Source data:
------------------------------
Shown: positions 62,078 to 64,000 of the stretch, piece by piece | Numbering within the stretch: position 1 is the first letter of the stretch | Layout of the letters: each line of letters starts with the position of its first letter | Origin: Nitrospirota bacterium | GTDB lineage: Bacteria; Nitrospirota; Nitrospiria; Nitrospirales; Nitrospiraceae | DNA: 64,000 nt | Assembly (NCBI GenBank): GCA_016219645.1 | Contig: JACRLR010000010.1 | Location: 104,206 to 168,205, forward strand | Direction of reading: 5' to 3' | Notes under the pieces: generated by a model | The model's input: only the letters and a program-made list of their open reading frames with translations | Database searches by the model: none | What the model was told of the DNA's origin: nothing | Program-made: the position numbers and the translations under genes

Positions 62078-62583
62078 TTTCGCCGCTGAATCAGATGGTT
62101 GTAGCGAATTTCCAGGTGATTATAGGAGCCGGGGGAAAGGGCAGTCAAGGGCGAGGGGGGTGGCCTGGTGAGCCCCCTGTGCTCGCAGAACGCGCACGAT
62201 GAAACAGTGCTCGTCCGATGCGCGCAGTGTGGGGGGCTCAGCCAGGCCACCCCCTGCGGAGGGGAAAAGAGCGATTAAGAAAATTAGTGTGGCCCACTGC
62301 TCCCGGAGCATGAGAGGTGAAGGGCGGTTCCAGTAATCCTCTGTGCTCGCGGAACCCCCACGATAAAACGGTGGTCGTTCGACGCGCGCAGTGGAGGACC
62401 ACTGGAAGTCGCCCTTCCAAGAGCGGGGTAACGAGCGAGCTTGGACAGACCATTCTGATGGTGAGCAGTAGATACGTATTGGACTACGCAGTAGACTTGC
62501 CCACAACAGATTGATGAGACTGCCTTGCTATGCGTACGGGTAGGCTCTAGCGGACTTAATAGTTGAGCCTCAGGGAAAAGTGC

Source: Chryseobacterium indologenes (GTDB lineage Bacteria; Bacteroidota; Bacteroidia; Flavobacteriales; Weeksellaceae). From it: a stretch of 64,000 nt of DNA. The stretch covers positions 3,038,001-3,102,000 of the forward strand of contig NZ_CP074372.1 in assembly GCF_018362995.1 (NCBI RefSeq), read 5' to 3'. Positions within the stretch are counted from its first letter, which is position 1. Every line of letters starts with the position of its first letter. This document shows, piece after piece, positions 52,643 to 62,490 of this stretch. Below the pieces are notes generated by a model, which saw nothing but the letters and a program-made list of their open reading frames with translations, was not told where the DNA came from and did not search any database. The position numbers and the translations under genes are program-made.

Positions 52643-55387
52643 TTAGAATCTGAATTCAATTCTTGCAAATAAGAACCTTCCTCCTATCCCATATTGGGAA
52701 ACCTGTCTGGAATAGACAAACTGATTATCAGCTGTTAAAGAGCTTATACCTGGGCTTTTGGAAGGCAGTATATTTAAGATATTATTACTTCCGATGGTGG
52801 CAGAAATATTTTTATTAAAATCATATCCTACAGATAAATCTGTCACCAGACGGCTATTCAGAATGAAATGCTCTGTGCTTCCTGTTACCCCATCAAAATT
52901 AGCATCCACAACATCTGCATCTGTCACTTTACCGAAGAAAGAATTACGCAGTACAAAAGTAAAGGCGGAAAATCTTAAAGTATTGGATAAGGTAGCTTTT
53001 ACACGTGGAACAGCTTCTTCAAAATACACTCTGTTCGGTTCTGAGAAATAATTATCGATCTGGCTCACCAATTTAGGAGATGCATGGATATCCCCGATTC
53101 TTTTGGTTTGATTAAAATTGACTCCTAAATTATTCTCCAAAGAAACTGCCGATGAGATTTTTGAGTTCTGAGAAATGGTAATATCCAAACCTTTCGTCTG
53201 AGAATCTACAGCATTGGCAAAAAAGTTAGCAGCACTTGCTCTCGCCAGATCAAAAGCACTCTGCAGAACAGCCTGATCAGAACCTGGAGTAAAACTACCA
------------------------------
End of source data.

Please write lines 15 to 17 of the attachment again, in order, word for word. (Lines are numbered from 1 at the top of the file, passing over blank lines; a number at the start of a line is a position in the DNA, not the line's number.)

53001 ACACGTGGAACAGCTTCTTCAAAATACACTCTGTTCGGTTCTGAGAAATAATTATCGATCTGGCTCACCAATTTAGGAGATGCATGGATATCCCCGATTC
53101 TTTTGGTTTGATTAAAATTGACTCCTAAATTATTCTCCAAAGAAACTGCCGATGAGATTTTTGAGTTCTGAGAAATGGTAATATCCAAACCTTTCGTCTG
53201 AGAATCTACAGCATTGGCAAAAAAGTTAGCAGCACTTGCTCTCGCCAGATCAAAAGCACTCTGCAGAACAGCCTGATCAGAACCTGGAGTAAAACTACCA